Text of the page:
- Llechwedd Slate Caverns – A Miners’ Tramway tour travels underground via the dramatic “Cathedral Chambers” to reveal the Welsh Slate Miner’s world during the reign of Queen Victoria. See the Slate Mill and souvenir shop. The Disabled Cruiser will discover that the normal underground tour has a wide opening car to help disabled guests, however you need to be able to transfer in and out of car 3 times during tour, so wheelchair bound guests will not cope. The deep mine tour requires visitors to be able to climb up to 72 stairs up and down.
- Bodnant Garden – A beautiful garden set on the slopes above the river Conwy, this is a garden for all seasons. There are formal gardens with flower beds, grassland with mature trees and along the bottom of the River Hiraethlyn is a wilderness garden. The Disabled Cruiser will be enjoy that there is disabled parking about 150m from the entrance. Paths around the gardens vary from gravel to grassy paths. There is a way marked route around the gardens suitable for wheelchair users. Although there is access to the lower parts of the garden, wheelchair users do have to consider the uphill return.
- Welsh Highland Railway – The Welsh Highland is Snowdonia’s newest railway. Trains start their spectacular 25 mile scenic journey from beneath the historic castle walls at Caernarfon. The Disabled Cruiser will be happy that most of the site is level, and there’s a wheelchair accessible carriage on every train.
- Porthmadog – This small coastal town in the Eifionydd area of Gwynedd is known locally as “Port.” The terminus of the Ffestiniog Raiway and the gateway to Snowdonia National Park, it is a destination in itself.
- Portmeirion – Portmeirion is a popular tourist village in Gwynedd, North Wales. It was designed and built by Sir Clough Williams-Ellis between 1925 and 1975 in the style of an Italian village. For the Disabled Cruiser there are disabled spaces in the main car park which is a short walk from the village. Most of the footpaths around the village are level, although there are a few steps which can be avoided. The path up from the beach is quite steep. A map shows disabled access. Cafe and shops are all accessible.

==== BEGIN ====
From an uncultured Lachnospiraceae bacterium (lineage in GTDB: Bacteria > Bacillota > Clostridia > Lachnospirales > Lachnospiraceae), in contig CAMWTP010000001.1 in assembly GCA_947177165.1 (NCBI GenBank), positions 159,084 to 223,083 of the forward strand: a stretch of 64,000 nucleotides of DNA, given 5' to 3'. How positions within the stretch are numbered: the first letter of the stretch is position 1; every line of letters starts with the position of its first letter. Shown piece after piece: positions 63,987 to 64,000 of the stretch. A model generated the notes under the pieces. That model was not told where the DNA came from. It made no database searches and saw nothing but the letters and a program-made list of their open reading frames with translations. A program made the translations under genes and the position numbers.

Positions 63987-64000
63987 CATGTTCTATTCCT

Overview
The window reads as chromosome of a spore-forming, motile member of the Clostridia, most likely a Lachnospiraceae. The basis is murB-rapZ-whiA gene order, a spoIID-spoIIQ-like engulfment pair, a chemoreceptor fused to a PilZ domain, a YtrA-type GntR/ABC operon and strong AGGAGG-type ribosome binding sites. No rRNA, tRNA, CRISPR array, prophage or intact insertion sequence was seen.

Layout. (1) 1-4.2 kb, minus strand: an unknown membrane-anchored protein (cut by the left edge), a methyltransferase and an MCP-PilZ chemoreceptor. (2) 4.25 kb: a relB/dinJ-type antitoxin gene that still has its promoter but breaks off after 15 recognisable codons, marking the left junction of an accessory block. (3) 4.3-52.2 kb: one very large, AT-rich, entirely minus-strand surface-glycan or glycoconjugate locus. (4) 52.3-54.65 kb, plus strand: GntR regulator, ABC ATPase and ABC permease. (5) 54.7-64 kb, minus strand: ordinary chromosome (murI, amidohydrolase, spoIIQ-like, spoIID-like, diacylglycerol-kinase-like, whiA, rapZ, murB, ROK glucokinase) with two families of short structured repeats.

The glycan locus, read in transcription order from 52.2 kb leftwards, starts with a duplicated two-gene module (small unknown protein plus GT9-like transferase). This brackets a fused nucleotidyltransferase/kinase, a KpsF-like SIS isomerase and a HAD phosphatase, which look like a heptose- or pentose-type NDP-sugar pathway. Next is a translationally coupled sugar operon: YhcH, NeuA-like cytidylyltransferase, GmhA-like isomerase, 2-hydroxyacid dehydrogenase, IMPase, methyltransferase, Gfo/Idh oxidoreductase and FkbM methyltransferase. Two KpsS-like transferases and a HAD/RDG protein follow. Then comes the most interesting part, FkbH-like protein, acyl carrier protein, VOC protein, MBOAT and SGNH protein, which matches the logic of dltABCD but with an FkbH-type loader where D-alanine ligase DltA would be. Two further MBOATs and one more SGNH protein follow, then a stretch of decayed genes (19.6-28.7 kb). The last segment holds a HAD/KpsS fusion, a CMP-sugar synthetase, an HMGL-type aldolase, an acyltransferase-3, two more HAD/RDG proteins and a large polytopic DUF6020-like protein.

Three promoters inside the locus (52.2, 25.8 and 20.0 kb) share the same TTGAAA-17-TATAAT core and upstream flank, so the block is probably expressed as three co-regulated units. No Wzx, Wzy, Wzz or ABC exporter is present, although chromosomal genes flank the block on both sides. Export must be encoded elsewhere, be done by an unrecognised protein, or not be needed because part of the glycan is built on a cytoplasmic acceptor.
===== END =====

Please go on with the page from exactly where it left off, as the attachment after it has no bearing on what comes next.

Holyhead Accessible Excursions
Holyhead is a port and resort on the Welsh Holy Island. Visitors to the town can still see much evidence of early Celtic and Roman cultures. Places of interest in the Holyhead area include Holy Mountain and the South Stack Lighthouse. Visitors can also go fishing, golfing, and sailing.
Easy Countryside Drive & Welsh Tea (Wheelchair Accessible)
This 4 hour accessible tour begins with boarding on specialized lift-equipped motorcoach. On your countryside drive you will gaze upon the ever-changing scenery as you travel alongside the tree-lined roadway bordering the Menai Strait, the 15-mile waterway that separates Anglesey from the mainland. As you continue along the east coast, you’ll view long, sandy stretches of beach and small harbors along the way. Journey into the countryside for idyllic vistas of gently rolling hills, flower-filled meadows and lush farmland. You will stop For Welsh Tea at a Local Hotel.
Baking lies at the heart of traditional Welsh cooking, and a traditional afternoon tea is the perfect way to indulge a sweet tooth when in Wales. Enjoy a taste of bygone days spent around the hearth of the Welsh country cottage with delicious homemade Welsh cakes hot from the griddle and traditional bara brith, the famous ‘speckled bread’ of Wales that is made from an old family recipe, sweetened with sugar, raisins and currants. When served alongside a pot of steaming tea, it’s the perfect afternoon treat.